By default, your Clear Linux* OS system automatically gets an IP address from your network via DHCP. If you do not have a DHCP server on your network or simply want to use a static IP address, follow the steps in this guide.

Identify which program is managing the interface

New installations of Clear Linux OS use NetworkManager as the default network interface manager for all network connections.

Note

  • The cloud Clear Linux OS images continue to use systemd-networkd to manage network connections.
  • In earlier Clear Linux OS versions, systemd-network was used to manage Ethernet interfaces and NetworkManager was used for wireless interfaces.

Before defining a configuration for assigning a static IP address, you should verify which program is managing the network interface.

  1. Check the output of nmcli device to see if NetworkManager is managing the device.

    nmcli device status
    

    If the STATE column for the device shows connected or disconnected, the network configuration is being managed by NetworkManager and the instructions for using NetworkManager should be used.

    If the STATE column for the device shows unmanaged, check to see if the device is being managed by systemd-networkd

  2. Check the output of networkctl list to see if systemd-networkd is managing the device.

    networkctl list
    

    If the SETUP column for the device shows configured, the network configuration is being managed by systemd-networkd and the instructions for using systemd-networkd should be used.

Using NetworkManager

Network connections managed by NetworkManager are stored as files with the .nmconnection file extension in the /etc/NetworkManager/system-connections/ directory.

A few tools exists to aid to manipulate network connections managed by NetworkManager:

  • nmcli - a command-line tool
  • nmtui - a text user interface that provides a pseudo graphical menu in the terminal
  • nm-connection-editor - a graphical user interface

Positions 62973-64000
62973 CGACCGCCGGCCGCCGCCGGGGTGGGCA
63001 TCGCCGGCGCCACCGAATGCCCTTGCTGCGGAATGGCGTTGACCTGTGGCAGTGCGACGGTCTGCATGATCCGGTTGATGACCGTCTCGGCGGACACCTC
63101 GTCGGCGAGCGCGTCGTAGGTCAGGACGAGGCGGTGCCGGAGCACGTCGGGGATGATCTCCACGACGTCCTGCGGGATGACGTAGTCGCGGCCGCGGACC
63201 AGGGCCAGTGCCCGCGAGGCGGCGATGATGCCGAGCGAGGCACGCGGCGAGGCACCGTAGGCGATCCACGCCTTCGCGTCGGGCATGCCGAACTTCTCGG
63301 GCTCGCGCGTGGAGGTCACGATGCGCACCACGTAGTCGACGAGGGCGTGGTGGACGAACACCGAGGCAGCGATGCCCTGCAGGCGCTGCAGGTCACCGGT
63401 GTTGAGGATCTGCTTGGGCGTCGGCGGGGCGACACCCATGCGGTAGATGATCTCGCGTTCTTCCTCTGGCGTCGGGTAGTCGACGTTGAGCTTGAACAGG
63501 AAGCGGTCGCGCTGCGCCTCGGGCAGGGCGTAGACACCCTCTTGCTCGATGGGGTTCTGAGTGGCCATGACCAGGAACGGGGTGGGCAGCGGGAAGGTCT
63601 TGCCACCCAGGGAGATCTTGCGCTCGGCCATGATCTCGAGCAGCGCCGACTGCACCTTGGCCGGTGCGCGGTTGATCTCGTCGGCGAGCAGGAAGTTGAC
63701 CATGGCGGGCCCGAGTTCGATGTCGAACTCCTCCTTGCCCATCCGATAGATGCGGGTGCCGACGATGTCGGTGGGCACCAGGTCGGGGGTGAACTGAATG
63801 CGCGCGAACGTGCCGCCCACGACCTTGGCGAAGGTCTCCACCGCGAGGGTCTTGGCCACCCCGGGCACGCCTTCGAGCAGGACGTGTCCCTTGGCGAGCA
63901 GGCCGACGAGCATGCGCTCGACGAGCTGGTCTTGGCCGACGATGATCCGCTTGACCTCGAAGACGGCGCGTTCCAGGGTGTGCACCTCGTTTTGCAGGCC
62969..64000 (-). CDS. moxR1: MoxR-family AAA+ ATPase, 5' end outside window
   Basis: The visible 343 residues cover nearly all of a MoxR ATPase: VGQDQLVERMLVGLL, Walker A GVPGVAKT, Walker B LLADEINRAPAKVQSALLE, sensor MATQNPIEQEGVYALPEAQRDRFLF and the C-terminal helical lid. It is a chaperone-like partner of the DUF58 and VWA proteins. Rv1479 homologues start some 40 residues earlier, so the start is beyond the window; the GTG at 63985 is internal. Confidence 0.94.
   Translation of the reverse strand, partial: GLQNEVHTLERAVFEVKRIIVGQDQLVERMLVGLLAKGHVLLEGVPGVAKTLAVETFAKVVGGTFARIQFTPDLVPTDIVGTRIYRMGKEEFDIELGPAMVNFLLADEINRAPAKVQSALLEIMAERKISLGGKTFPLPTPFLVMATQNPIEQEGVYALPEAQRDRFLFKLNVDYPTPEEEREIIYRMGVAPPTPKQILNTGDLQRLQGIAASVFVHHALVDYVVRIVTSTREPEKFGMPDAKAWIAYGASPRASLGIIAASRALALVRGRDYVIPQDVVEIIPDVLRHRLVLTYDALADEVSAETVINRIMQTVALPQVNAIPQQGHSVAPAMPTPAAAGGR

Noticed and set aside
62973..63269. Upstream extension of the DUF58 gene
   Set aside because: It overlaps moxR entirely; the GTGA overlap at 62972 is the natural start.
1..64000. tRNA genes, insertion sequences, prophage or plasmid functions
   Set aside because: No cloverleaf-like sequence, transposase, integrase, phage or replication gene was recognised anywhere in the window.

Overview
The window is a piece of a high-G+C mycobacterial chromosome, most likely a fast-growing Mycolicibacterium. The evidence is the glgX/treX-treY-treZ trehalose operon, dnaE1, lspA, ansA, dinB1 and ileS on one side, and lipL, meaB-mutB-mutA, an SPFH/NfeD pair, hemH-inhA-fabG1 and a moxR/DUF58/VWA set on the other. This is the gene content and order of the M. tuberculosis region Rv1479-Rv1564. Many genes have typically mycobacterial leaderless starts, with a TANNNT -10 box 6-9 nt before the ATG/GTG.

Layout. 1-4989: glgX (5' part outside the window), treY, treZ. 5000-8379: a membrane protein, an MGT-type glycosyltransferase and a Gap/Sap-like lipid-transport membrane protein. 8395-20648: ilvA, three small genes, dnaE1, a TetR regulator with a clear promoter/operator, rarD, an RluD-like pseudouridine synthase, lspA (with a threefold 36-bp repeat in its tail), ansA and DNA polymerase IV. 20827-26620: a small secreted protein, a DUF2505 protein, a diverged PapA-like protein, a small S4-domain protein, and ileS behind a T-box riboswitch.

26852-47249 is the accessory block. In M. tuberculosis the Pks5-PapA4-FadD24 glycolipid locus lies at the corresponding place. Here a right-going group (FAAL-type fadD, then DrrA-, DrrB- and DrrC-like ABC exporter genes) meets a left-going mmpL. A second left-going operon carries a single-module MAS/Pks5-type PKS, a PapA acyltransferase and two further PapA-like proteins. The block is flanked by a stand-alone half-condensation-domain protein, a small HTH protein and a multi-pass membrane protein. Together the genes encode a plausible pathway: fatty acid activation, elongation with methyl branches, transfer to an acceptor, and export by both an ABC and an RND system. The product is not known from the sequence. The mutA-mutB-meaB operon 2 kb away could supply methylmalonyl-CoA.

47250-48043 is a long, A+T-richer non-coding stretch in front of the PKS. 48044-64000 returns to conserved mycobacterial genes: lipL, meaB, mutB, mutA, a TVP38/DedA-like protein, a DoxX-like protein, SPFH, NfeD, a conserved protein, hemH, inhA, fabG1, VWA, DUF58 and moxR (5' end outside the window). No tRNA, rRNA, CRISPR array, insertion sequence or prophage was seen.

The method below uses the command line tool nmcli to modify network connection.

  1. Identify the existing connection name:

    nmcli connection show
    

    The output will look like this:

    NAME                UUID                                  TYPE            DEVICE
    Wired connection 1  00000000-0000-0000-0000-000000000000  802-3-etherneten01
    

    If a connection does not exist, it will need to be created with nmcli connection add.

  2. Modify the connection to use a static IP address. Replace the variables in brackets with the appropriate values. [CONNECTION_NAME] should be replaced with the NAME from the command above.

    sudo nmcli connection modify "[CONNECTION_NAME]" \
    ipv4.method "manual" \
    ipv4.addresses "[IP_ADDRESS]/[CIDR_NETMASK]" \
    ipv4.gateway "[GATEWAY_IP_ADDRESS]" \
    ipv4.dns "[PRIMARY_DNS_IP],[SECONDARY_DNS_IP]"
    

    See the nmcli developer page for more configuration options. For advanced configurations, the /etc/NetworkManager/system-connections/*.nmconnection. can be edited directly.

  3. Restart the NetworkManager server to reload the DNS servers:

    sudo systemctl restart NetworkManager
    
  4. Verify your static IP address details have been set:

    nmcli
    

Using systemd-networkd

Network connections managed by systemd-networkd are stored as files with the .network file extension the /etc/systemd/network/ directory.

Files to manipulate network connections managed by systemd-networkd must be created manually.

  1. Create the /etc/systemd/network directory if it doesn’t exist already:

    sudo mkdir -p /etc/systemd/network
    
  2. Create a .network file and add the following content. Replace the variables in brackets with the appropriate values. [INTERFACE_NAME] should be replaced with LINK from the output of networkctl list ran previously.

    sudo $EDITOR /etc/systemd/network/70-static.network
    
    [Match]
    Name=[INTERFACE_NAME]
    
    [Network]
    Address=[IP_ADDRESS]/[CIDR_NETMASK]
    Gateway=[GATEWAY_IP_ADDRESS]
    DNS=[PRIMARY_DNS_IP]
    DNS=[SECONDARY_DNS_IP]
    

    See the systemd-network man page for more configuration options.

  3. Restart the systemd-networkd service:

    sudo systemctl restart systemd-networkd
    
  4. Verify your static IP address details have been set:

    networkctl status